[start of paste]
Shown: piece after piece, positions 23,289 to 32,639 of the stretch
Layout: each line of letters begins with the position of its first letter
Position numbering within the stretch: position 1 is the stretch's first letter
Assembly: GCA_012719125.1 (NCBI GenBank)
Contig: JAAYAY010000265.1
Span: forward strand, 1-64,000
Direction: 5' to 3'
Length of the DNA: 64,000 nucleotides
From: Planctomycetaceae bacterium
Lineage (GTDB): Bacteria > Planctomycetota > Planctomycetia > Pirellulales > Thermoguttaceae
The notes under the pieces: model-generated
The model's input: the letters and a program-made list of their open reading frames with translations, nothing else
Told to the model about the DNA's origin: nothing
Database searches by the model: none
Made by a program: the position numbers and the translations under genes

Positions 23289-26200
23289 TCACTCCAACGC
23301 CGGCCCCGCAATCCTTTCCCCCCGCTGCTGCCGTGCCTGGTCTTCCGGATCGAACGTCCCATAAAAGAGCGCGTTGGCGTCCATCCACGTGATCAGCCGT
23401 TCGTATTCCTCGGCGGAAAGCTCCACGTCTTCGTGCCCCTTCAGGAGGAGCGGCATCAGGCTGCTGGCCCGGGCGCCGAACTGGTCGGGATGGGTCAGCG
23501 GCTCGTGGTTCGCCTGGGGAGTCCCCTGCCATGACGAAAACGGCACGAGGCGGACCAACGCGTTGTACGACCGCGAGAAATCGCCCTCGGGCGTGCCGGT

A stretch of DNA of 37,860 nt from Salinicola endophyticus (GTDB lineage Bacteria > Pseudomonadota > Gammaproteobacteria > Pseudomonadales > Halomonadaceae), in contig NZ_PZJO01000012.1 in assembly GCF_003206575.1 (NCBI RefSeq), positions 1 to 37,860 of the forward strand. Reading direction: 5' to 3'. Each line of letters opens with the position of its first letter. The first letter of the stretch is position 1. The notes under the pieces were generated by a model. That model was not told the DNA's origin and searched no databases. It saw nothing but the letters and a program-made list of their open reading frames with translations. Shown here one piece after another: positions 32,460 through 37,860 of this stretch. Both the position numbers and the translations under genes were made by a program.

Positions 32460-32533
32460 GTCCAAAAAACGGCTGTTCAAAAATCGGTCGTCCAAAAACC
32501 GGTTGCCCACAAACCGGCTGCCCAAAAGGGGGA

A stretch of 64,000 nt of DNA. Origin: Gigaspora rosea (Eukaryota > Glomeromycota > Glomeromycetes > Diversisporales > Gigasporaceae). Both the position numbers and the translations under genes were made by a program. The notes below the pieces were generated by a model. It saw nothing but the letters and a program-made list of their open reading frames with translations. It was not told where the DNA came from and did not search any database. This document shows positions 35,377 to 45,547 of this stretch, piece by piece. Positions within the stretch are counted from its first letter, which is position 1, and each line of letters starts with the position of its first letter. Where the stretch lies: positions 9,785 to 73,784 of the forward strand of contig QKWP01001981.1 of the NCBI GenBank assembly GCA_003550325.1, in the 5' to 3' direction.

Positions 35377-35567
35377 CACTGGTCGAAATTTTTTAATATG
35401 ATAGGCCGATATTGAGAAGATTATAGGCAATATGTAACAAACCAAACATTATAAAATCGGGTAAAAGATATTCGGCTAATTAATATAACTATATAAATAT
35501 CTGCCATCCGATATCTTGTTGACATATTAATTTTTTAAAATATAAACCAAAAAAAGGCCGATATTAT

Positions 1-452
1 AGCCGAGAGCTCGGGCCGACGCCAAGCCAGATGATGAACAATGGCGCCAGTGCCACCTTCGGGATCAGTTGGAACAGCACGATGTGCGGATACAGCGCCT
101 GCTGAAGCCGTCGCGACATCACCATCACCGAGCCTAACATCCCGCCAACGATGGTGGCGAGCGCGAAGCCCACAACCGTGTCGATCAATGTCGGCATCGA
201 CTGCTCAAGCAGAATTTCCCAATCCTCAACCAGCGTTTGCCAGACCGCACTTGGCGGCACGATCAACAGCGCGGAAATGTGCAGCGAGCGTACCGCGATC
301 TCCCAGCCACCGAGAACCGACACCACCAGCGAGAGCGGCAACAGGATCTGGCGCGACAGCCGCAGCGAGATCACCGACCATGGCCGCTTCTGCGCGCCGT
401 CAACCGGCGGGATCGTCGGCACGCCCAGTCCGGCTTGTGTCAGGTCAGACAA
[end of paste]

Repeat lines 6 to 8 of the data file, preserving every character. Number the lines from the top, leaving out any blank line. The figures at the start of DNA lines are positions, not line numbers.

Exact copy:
Span: forward strand, 1-64,000
Direction: 5' to 3'
Length of the DNA: 64,000 nucleotides